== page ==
Food & Farm News
2012 | 2011 | 2010 | 2009
2008 | 2007 | 2006 | 2005
» August 2, 2005 «
Dairy groups say they're "very disappointed" by a regulatory board's new estimate of dairy farms' impact on air quality. The San Joaquin Valley Air Pollution Control District said yesterday (Monday) it would raise its estimate of dairy farm emissions. Groups representing dairy farmers called the estimate "fundamentally flawed." The groups say air-quality experts have raised significant questions about the estimate, and that the district's action will bring "unwarranted regulation" to many family dairies.
A new program aims to benefit air quality by encouraging farmers to convert diesel-powered irrigation pumps to electric power. Signups began yesterday for incentives offered by Pacific Gas and Electric and by Southern California Edison. Both companies offer reduced electric rates to farmers who permanently retire a diesel irrigation pump. PG&E says replacing a diesel pump with an electric one reduces emissions by about 98 percent.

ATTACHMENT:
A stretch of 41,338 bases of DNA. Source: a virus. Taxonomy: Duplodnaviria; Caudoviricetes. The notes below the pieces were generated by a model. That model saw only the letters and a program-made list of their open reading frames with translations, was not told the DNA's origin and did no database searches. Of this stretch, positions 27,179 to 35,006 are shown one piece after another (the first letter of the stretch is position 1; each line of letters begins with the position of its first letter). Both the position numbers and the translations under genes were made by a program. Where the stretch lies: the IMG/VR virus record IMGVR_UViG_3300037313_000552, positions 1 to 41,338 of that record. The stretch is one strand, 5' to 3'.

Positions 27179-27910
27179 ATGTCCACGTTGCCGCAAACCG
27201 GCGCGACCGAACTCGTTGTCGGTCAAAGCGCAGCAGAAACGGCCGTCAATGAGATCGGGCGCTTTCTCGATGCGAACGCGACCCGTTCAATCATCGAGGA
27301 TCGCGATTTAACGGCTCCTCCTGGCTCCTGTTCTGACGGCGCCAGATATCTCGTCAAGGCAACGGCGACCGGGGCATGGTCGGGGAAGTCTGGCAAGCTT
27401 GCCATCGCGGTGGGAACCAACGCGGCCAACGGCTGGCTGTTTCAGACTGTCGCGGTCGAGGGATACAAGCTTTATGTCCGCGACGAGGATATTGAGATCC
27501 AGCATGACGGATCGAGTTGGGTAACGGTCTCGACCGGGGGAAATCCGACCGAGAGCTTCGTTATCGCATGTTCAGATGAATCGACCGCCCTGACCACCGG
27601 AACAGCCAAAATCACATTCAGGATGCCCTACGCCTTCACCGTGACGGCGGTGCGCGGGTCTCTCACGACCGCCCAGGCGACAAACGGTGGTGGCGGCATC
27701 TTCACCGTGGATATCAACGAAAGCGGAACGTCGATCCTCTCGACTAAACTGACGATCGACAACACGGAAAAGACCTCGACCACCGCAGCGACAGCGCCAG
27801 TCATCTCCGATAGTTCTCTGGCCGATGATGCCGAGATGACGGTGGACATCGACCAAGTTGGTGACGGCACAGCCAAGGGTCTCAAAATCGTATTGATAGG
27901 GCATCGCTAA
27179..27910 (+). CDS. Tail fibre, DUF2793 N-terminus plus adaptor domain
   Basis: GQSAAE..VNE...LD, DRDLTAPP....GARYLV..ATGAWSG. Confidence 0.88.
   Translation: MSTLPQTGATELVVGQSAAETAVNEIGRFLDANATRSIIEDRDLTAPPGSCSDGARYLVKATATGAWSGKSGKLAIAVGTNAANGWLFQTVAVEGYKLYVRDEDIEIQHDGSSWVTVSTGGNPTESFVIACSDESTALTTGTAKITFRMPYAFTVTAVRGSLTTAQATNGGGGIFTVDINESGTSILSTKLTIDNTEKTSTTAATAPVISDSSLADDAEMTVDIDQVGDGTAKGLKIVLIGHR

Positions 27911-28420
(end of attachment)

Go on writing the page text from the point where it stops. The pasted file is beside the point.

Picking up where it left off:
State workplace-safety experts have suggested new rules to protect workers from overheating on hot days. If adopted, the rules would govern farms, construction areas and other outdoor worksites. The California Farm Bureau said it would continue to work with the state in finalizing the standard. Farm groups say the requirements for drinking water, shade and training should benefit workers while providing employers the flexibility to respond to their specific conditions.
Short supplies of high-quality hay mean dairy farmers face higher prices and a search for alternative feed for their cows. Farmers planted less hay around California this year, and then weather hit the crop as well. Early cuttings of hay, which usually produce high quality, suffered rain damage. More recently, hot weather has reduced hay quality. Farmers say their fields may yield one less cutting of hay than usual this season.Top